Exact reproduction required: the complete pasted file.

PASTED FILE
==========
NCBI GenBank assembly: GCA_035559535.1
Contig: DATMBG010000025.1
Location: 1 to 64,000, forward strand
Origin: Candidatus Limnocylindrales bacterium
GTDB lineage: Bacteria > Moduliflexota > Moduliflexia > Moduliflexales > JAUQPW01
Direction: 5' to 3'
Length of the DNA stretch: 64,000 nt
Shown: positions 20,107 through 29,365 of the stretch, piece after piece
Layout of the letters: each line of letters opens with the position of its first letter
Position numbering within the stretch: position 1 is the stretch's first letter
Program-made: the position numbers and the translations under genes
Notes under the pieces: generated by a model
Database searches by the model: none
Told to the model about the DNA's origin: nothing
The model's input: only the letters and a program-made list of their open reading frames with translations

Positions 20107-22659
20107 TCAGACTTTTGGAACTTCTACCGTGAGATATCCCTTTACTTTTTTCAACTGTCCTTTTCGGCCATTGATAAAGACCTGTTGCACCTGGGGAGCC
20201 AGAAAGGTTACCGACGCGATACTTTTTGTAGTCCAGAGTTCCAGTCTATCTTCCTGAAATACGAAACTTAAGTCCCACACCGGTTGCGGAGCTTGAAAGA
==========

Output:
NCBI GenBank assembly: GCA_035559535.1
Contig: DATMBG010000025.1
Location: 1 to 64,000, forward strand
Origin: Candidatus Limnocylindrales bacterium
GTDB lineage: Bacteria > Moduliflexota > Moduliflexia > Moduliflexales > JAUQPW01
Direction: 5' to 3'
Length of the DNA stretch: 64,000 nt
Shown: positions 20,107 through 29,365 of the stretch, piece after piece
Layout of the letters: each line of letters opens with the position of its first letter
Position numbering within the stretch: position 1 is the stretch's first letter
Program-made: the position numbers and the translations under genes
Notes under the pieces: generated by a model
Database searches by the model: none
Told to the model about the DNA's origin: nothing
The model's input: only the letters and a program-made list of their open reading frames with translations

Positions 20107-22659
20107 TCAGACTTTTGGAACTTCTACCGTGAGATATCCCTTTACTTTTTTCAACTGTCCTTTTCGGCCATTGATAAAGACCTGTTGCACCTGGGGAGCC
20201 AGAAAGGTTACCGACGCGATACTTTTTGTAGTCCAGAGTTCCAGTCTATCTTCCTGAAATACGAAACTTAAGTCCCACACCGGTTGCGGAGCTTGAAAGA